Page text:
Who was Joe Stack? Why does he matter?

Who was Joe Stack?
Why does he matter?

By Dave Duffy

Dave Duffy

Issue #124 • July/August, 2010

You may have missed the story of Joe Stack, 53, a software engineer who on February 18 burned down his house, then flew his single-engine plane into a building that housed 198 IRS employees in Austin, Texas. He killed himself and an IRS manager, injured 13 other IRS agents, and burned out the building. It was in the news only briefly.

The U.S. Department of Homeland Security said Stack’s actions did not appear to be part of a terrorist plot, and the mainstream media pretty much agreed that Stack was a lone crackpot. Stack had left a long “suicide note” on his online website, www.embeddedart.com, that attempted to explain his actions, but the FBI insisted the website be shut down immediately after the incident. I read Stack’s “rambling screed,” as many in the media characterized it, and I thought it was well written and coherent, not the words of a crackpot. So didn’t some online Facebook groups which sprung up spontaneously. They too were immediately shut down, reportedly by Facebook.

In a nutshell, Joe Stack was mad at Big Government and Big Business, who he accused of being in collusion to the detriment of small entrepreneur businessmen like himself. That’s an accurate assertion, according to Libertarians like me. We call it Crony Capitalism, a distortion of capitalism in which big business gets their paid-off politicians to pass laws that protect big businesses and penalize smaller businesses trying to compete against them. We’ve been speaking out against it for years.

So, who was Joe Stack and why did the FBI think what he had to say needed censoring? He wasn’t a Libertarian judging from his statements favoring health care reform, he wasn’t a Republican judging from his harsh comments about former President Bush and big business, and he wasn’t a Democrat judging from his excoriation of big government and unions. He seemed a mixture of all three.

Stack was especially critical of government’s bailouts of big businesses like GM, which he thought were merely payoffs to the friends of politicians, but above all he railed against the IRS, which he said: “. . . mercilessly ‘holds accountable’ its victims, claiming that they’re responsible for fully complying with laws not even the experts understand. The law ‘requires’ a signature at the bottom of a tax filing; yet no one can say truthfully that they understand what they are signing; if that’s not ‘duress’ then what is. If this is not the measure of a totalitarian regime, nothing is.”

I think what bothered the FBI is that Joe Stack could not be characterized. He was not a “known” enemy of America such as a terrorist group, nor was he a member of a “suspect” domestic group such as a “right wing militia.” He was just Joe Stack, a disgruntled citizen who thought government was out of control. Worse, Joe Stack could articulate his grievances. His suicide note was full of powerful language that linked his death to his complaints.

Stack’s first paragraph asks the rhetorical question, “Why did this have to happen?” He answers with, “Desperate times call for desperate measures.”

Later he says, “I remember reading about the stock market crash before the ‘great’ depression and how there were wealthy bankers and businessmen jumping out of windows when they realized they screwed up and lost everything. Isn’t it ironic how far we’ve come in 60 years in this country that they now know how to fix that little economic problem; they just steal from the middle class (who doesn’t have any say in it, elections are a joke) to cover their asses and it’s ‘business as usual.’ Now when the wealthy f–k up, the poor get to die for the mistakes . . . isn’t that a clever, tidy solution.”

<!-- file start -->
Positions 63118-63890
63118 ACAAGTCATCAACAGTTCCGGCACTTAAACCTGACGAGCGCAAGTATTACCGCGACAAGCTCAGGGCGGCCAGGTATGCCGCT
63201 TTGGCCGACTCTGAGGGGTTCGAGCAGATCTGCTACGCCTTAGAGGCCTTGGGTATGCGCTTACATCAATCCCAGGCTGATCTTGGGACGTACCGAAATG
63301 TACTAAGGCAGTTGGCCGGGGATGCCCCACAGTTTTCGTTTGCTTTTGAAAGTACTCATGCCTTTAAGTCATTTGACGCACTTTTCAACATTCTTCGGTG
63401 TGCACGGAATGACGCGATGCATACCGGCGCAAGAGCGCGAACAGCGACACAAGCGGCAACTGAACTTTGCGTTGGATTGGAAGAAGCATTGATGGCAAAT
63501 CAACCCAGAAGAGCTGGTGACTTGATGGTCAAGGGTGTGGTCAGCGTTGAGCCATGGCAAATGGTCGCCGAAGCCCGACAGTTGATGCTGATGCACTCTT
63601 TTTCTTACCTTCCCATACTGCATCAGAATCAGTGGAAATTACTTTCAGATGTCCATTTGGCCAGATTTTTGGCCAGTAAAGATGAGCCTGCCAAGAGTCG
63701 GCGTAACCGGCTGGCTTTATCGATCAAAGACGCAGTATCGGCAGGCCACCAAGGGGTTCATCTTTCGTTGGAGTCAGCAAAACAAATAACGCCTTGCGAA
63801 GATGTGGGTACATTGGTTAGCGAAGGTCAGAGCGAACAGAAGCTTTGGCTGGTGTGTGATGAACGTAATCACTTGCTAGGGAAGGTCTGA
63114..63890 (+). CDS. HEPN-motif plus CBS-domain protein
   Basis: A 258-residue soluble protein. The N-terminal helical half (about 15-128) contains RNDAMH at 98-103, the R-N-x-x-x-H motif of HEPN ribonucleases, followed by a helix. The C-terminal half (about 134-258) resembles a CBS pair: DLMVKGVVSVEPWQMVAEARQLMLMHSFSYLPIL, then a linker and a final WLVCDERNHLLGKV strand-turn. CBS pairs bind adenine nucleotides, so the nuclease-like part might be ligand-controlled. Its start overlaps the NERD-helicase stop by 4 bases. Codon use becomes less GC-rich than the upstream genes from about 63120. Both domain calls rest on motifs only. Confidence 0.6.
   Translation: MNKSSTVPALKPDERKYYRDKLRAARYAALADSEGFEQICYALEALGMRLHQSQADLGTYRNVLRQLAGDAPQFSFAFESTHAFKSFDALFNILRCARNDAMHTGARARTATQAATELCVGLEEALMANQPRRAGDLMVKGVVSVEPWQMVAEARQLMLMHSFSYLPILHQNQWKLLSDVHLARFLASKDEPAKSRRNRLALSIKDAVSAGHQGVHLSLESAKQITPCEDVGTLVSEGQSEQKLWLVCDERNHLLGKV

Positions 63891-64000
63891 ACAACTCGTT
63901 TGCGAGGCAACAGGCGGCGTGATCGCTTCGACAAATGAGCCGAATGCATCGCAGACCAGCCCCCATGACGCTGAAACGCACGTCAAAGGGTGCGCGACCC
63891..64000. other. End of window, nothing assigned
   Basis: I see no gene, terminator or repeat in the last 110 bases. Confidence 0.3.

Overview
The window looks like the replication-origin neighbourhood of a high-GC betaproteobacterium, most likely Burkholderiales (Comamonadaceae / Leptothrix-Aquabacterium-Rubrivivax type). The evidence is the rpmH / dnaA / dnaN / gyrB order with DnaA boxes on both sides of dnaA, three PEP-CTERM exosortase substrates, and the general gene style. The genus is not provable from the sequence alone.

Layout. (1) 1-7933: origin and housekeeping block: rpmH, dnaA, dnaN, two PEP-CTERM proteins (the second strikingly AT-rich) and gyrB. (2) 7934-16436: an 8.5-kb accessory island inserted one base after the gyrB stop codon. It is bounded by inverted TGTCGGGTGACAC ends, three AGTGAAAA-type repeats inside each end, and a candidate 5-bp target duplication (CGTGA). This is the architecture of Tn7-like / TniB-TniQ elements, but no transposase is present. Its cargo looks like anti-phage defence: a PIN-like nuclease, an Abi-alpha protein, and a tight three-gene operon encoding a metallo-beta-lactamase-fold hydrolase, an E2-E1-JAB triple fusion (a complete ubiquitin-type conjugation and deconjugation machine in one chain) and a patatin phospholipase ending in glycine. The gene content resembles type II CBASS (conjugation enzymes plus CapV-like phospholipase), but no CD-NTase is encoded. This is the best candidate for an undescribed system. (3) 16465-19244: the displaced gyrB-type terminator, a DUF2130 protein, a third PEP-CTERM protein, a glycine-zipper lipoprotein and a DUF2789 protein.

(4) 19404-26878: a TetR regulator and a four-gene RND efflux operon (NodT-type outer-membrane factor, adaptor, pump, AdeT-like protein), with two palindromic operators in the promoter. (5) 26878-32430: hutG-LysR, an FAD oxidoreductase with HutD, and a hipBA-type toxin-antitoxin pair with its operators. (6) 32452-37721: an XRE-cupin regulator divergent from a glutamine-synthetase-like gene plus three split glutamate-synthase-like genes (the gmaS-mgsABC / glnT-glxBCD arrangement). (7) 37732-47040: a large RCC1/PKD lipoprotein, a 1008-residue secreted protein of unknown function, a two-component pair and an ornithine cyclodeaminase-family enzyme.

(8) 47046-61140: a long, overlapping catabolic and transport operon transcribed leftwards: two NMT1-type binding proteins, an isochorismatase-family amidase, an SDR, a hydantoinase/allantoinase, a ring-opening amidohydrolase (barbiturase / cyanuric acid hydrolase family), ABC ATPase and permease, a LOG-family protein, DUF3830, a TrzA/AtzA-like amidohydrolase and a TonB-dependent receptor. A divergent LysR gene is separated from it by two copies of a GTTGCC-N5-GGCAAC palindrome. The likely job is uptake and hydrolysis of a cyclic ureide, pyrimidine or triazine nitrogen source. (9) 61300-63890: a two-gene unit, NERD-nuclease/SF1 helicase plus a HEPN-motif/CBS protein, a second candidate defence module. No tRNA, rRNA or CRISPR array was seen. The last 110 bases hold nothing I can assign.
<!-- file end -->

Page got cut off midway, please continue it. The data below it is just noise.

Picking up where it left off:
Then later: “I know I’m hardly the first one to decide I have had all I can stand. It has always been a myth that people have stopped dying for their freedom in this country . . . I know there have been countless before me and there are sure to be as many after. But I also know that by not adding my body to the count, I insure nothing will change.”

In the end, Stack says: “I would only hope that by striking a nerve that stimulates the inevitable double standard, knee-jerk government reaction that results in more stupid draconian restrictions people wake up and begin to see the pompous political thugs and their mindless minions for what they are. Sadly, though I spent my entire life trying to believe it wasn’t so, but violence not only is the answer, it is the only answer.”

No wonder the FBI acted quickly to take down Joe Stack’s site. Powerful verbalization of his grievances followed by a call to violence.

Being a Libertarian, I do not advocate violence as a means to change government. In fact, history shows clearly that violent revolution, with the lone exception of the American Revolution of 1776, always leads to even worse government. Slow, determined peaceful reform, such as England pursued in the 18th and 19th centuries to throw off the Age of Monarchy, and such as Russia and China now pursue to throw off the Age of Communism, is the only answer to making government less corrupt.

But Joe Stack’s suicide note alerts us to what simmers just beneath the surface in America today. The general discontent with government, the perceived notion that bailouts are for the rich at the expense of the middle class and the future of our youth, the declining fortunes of small businesses and the tandem loss of jobs, the spontaneous rise of movements such as the Tea Partiers — these are the smoldering signs that an angry volcano is building. Trying to ban Joe Stack’s final words will only make this volcano louder. The Government needs a more rational response before an eruption occurs.

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